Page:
Visitor Resources

World Trade Center Visitor Information Kiosk

WTC Visitor Information Kiosk

The National September 11 Memorial & Museum and the Downtown Alliance operate an information kiosk located on Vesey Street across from the entrance to the World Trade Center PATH station. The kiosk is open seven days a week and is stocked with maps and brochures with more information about Lower Manhattan and the Memorial & Museum.

The 9/11 Tribute Museum

The 9/11 Tribute Museum’s unique hallmark since its opening in 2006 has been the person-to-person histories. Located at 92 Greenwich Street, family members, survivors, first responders and people who live in lower Manhattan share their stories on walking tours and in our galleries.

The 9/11 Tribute Museum offers factual information about the events of September 11 and its aftermath, but also highlights the tremendous spirit of resilience, compassion and service that arose after the attacks and offers inspiration for visitors to honor the legacy of these actions through volunteerism and acts of kindness in their own communities. For more information, visit

The Sphere

The Sphere once stood between the World Trade Center towers in the Austin Tobin Plaza, and today resides in Battery Park, on Battery Place in lower Manhattan. The large metallic sculpture, created by German sculptor Fritz Koenig, was commissioned by the owner of the World Trade Center, the Port Authority of New York & New Jersey, in 1966. After September 11, 2001, the sphere was recovered from the World Trade Center site. It remained structurally intact, but visibly damaged. On March 11, 2002, the sphere was re-erected and rededicated in Battery Park as a memorial to the victims of 9/11.

New York City Fire Museum

The Fire Museum contains the first permanent 9/11 memorial to the 343 firefighters who made the supreme sacrifice on September 11, 2001. Housed in two adjoining rooms, this tribute to the heroes of 9/11 includes a black marble and tile memorial with pictures of the firefighters lost in the attacks; cases filled with tools, airplane wreckage and items used in the recovery effort; a video and interactive computer station where visitors can browse photographs of the fallen firemen, newspaper coverage of the attacks and pictures of nationwide tributes to the FDNY; and a wall-size timeline chronicling that day's dramatic events. For more information, visit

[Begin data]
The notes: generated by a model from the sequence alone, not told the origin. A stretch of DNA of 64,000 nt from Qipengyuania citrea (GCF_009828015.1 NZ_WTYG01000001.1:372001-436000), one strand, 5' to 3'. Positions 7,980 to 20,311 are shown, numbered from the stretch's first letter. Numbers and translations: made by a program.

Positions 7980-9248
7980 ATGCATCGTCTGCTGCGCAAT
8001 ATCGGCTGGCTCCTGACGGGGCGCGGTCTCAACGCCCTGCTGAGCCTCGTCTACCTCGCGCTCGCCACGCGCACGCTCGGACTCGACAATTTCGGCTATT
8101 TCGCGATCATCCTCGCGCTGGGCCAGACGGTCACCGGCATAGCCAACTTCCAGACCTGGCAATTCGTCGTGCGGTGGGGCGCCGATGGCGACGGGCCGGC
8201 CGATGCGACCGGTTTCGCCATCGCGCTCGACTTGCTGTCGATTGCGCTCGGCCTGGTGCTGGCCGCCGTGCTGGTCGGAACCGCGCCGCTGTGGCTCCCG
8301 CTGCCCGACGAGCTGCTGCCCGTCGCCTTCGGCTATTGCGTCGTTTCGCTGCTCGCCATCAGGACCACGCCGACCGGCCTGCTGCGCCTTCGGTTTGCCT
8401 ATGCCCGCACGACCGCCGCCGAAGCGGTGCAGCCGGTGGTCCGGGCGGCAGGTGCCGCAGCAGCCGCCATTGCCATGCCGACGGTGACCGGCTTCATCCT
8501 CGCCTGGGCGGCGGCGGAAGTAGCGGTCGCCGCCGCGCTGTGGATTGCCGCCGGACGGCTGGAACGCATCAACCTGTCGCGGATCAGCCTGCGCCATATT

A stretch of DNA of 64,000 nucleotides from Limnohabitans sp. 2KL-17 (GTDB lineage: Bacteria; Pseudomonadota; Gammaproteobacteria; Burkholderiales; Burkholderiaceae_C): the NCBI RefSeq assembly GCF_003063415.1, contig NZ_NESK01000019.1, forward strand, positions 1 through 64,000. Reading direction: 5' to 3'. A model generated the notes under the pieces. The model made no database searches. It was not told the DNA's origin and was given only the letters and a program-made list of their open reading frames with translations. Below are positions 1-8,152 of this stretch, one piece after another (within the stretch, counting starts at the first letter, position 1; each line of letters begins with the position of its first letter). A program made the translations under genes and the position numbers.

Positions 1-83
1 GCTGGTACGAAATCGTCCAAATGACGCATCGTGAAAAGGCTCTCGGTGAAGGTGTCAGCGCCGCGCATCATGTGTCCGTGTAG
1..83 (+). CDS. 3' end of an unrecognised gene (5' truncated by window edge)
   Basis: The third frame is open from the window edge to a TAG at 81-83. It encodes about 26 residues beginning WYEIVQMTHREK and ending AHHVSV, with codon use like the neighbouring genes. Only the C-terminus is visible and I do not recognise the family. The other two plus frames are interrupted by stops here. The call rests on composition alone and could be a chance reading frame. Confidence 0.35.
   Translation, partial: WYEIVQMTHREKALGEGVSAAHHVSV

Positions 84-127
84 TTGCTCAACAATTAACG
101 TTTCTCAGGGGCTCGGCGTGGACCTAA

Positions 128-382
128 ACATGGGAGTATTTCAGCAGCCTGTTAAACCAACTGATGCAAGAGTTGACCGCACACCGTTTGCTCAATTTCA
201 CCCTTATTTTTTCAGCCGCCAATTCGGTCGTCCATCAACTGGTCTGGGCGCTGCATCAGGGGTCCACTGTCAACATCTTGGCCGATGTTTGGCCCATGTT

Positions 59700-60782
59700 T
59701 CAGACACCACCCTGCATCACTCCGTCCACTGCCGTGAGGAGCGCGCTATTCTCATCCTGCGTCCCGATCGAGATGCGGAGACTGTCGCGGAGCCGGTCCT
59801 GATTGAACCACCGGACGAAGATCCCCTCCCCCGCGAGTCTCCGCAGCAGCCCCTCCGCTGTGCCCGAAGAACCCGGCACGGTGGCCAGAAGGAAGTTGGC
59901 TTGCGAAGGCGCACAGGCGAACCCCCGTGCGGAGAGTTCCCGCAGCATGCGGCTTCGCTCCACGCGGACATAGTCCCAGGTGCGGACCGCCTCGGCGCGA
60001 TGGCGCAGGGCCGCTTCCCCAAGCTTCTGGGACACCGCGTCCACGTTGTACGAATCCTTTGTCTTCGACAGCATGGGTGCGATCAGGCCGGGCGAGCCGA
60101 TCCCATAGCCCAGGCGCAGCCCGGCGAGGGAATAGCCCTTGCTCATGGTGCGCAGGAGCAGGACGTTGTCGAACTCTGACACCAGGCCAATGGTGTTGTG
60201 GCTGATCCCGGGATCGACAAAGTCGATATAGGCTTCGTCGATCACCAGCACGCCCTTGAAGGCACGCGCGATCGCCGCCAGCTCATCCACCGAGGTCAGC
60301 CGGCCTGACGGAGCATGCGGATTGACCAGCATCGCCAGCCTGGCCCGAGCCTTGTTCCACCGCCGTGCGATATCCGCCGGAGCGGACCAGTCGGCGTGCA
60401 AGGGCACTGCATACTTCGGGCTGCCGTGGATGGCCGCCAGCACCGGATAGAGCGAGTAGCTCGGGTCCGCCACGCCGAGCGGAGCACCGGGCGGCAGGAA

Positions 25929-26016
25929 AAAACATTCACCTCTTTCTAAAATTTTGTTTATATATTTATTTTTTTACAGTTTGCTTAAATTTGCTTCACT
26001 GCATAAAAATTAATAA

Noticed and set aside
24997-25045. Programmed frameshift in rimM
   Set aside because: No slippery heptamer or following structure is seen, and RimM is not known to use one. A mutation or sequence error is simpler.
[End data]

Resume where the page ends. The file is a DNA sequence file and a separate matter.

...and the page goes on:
FDNY Memorial Wall

The FDNY Memorial Wall is located at the Engine 10, Ladder 10 firehouse, on the corner of Greenwich and Liberty streets, directly south of the World Trade Center site. The fifty-six-foot-long bronze wall was unveiled in 2006 by representatives from the law firm Holland & Knight as a tribute to the 343 members of the Fire Department of New York and dedicated to one of the firm’s partners, volunteer firefighter Glenn J. Winuk. The wall depicts the equipment and tactics used on September 11, 2001, and contains the names of every active member of the FDNY who perished in the collapse of the towers.

American Express Memorial: Eleven Tears

The American Express memorial to the 11 employees the firm lost on September 11 is in the lobby of the American Express headquarters at the World Financial Center across the street from the World Trade Center site. A 600-pound, tear-shaped Brazilian quartz, carved with 11 sides (one side for each employee lost), is suspended at the center of the memorial. The quartz hangs from 11 thin cables over the center of an 11-sided black granite pool. The names of the victims are inscribed on the sides of the pool.


StoryCorps is a national project to instruct and inspire people to record each others' stories in sound. The 9/11 Memorial & Museum and StoryCorps entered into a partnership in September 2006 to collect stories related to 9/11 and the WTC. StoryCorp's lower Manhattan StoryBooth is located in Foley Square on Centre Street between Worth and Duane streets, across from the U.S. courthouse. The Memorial Museum and StoryCorps hope to collect as many oral histories as possible from family members, friends, survivors, visitors and rescue workers to reflect about those lost or their experiences on September 11, 2001, and the 1993 World Trade Center bombings. For more information on this initiative or to make a reservation at a StoryBooth, visit

St. Paul’s Chapel

St. Paul’s Chapel, an Episcopal church, was home to an extraordinary eight-month volunteer relief effort after September 11, 2001. The exhibition Unwavering Spirit honors that ministry and its legacy of love and compassion. St. Paul’s Chapel is Manhattan’s oldest public building in continuous use. St. Paul's Chapel is located on Church Street between Fulton and Vesey streets, opposite the east side of the World Trade Center site. For more information, visit

Guides Association of New York City

The Guides Association of New York City is one of the most active tour guides associations in America. All members are licensed by the New York City Department of Consumer Affairs. To find more information about guided tours in lower Manhattan and around the World Trade Center site, visit